A few years ago, I was cleaning up my room after a Bible class when a gentleman who was new to the congregation came in. I am still not sure why he chose my classroom, unless it was the only one occupied, and he was looking for an ear. I am always happy to be an ear. I have done it many, many times. I am not sure I have always helped, but sometimes being the ear is all the help needed, and it's one of the easiest ways to serve another.
This was not a particularly young man, not many years younger than I, in fact. But he began in earnest to tell me about his mother dying the year before. I expressed sympathy, and that encouraged him to continue on. He had been in the room with her when she died. He was practically crying by then. "You just don't have any idea how traumatic it is to watch your mother die."
I continued making the appropriate comments as sincerely as I could, and finally his tears dried and he left me. What I did not say to him was, "Yes, I do know what it's like—my father died just six months ago and I watched him take his last breath." It would not have helped anything, in my judgment, and I soon found out I was probably right.
We were sitting at a potluck meal not a month later, right across from this same man. He began to talk about an incident in the service when, as a guard, he had to hold his weapon on another man. "You have no idea what it's like to think you might have to make the decision to shoot someone," a sentiment that was made at least twice as he reran the story again and again in the next ten minutes.
Neither Keith nor I mentioned that, as a law enforcement officer, he had to make that decision more than once, and that he finally had to act on it the day he was ambushed by a convicted felon who was under his supervision.
Here is the thing, people: you have no idea what some people have been through in their lives, unless you have known them intimately from birth. Most mature people do not go around talking about the traumatic times in their lives unless they are trying to help someone else. Most of the time they are happy to put that part of their lives behind them and dwell on happier times. Be careful what you think they have or have not gone through, and therefore, what they can and cannot relate to. In my younger years I learned several hard lessons exactly this way. Everyone has experienced hardship and trauma, and over the years they have learned to deal with it. My experience may not be exactly like yours, but I bet our lists look similar.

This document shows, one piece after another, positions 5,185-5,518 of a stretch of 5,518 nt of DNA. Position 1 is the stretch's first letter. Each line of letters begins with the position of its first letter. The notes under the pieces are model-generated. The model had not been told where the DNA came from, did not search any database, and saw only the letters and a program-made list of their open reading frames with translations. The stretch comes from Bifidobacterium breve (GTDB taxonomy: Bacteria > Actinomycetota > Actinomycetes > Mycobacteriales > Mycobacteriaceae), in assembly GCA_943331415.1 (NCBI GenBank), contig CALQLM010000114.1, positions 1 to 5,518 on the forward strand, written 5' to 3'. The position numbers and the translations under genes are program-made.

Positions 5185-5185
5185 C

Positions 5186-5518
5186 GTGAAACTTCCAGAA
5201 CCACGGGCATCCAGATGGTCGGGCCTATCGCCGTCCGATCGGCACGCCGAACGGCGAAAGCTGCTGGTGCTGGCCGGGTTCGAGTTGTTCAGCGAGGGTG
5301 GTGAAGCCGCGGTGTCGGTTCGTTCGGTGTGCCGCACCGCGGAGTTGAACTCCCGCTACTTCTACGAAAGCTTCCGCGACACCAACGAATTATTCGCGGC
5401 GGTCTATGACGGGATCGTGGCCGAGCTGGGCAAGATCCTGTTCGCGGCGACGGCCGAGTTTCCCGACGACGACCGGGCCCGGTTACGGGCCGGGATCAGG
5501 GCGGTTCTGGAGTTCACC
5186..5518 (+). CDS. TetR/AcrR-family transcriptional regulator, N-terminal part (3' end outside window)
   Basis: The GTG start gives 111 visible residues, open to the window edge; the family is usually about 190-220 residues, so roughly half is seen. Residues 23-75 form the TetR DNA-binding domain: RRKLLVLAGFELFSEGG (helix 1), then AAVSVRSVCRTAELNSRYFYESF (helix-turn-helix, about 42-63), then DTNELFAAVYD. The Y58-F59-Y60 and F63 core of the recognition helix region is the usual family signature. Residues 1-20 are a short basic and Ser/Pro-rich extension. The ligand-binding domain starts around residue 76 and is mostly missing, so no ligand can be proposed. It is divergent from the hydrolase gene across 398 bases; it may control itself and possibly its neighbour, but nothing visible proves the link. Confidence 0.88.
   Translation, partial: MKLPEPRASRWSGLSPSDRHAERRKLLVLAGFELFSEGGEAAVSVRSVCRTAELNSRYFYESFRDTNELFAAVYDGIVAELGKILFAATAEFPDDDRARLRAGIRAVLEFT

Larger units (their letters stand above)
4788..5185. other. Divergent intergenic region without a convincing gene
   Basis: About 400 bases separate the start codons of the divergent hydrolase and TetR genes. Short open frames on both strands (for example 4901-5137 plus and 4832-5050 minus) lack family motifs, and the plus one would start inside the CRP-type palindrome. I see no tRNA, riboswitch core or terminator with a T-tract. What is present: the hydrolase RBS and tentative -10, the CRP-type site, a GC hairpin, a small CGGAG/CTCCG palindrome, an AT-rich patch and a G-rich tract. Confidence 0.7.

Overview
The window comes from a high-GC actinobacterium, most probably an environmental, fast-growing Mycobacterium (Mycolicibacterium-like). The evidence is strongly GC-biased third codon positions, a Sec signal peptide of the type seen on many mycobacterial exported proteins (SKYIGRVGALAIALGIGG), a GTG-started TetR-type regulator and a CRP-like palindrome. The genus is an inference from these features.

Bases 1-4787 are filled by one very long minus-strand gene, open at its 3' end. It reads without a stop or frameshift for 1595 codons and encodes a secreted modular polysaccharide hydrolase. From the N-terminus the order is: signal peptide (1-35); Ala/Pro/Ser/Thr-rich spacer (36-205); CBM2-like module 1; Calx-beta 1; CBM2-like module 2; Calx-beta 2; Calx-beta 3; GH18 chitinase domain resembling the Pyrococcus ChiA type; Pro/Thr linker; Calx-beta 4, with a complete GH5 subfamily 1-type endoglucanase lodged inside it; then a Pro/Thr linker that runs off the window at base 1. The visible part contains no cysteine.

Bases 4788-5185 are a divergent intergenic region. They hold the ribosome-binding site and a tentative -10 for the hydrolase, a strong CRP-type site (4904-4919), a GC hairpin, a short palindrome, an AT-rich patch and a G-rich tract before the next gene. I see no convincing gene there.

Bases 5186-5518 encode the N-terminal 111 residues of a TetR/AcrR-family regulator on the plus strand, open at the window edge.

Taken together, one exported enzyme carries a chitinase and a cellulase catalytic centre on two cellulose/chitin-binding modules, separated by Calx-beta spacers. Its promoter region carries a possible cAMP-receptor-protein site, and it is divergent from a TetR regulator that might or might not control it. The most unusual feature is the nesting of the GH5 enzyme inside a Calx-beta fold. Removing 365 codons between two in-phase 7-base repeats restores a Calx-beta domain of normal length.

Perhaps I am wrong, but, "You just don't know what it's like" seems to serve two purposes. First, it garners attention. Suddenly, you are the one everyone feels sorry for and comforts. Everyone gathers around you and for at least a few minutes, you are the only one who matters. Second, it gives you an instant excuse for whatever misbehavior you have done. People will instantly overlook it because of what you have been through, "poor thing."
But I will tell you that "what you have been through" is the most invalid excuse there is for sin. You have someone who has been through exactly what you have. He most certainly does know what it's like. In fact, he came here for precisely that reason. He changed who and what he was just so he would know what you have been through. For we do not have a high priest who is unable to sympathize with our weaknesses, but one who in every respect has been tempted as we are, yet without sin. (Heb 4:15). We have a tendency to focus on the cross when we consider his sacrifice, but here is every bit as painful another one, and he suffered this one every day of his life. Any time we use the "you just don't know" excuse out of an immature desire for attention or to cover our faults, we are belittling the sacrifice he made in the most arrogant, self-centered way possible.
No one gets off easy in this life, not even God's children. To expect otherwise is to deny the curses of Eden. It's supposed to be hard because we blew it. The only way you can say otherwise is to claim to be sinless. You don't get Heaven until this World is over and done with. You may get a taste of it here and there in a good marriage, great kids, and loyal brethren, but then again, you may not.
But we all have the best help imaginable. But he said to me, “My grace is sufficient for you... (2Cor 12:9). "Sufficient"—enough for any need you may have.
None of us has reason to say, "You just don't understand" to Him.
Therefore he had to be made like his brothers in every respect, so that he might become a merciful and faithful high priest in the service of God, to make propitiation for the sins of the people. For because he himself has suffered when tempted, he is able to help those who are being tempted. (Heb 2:17-18)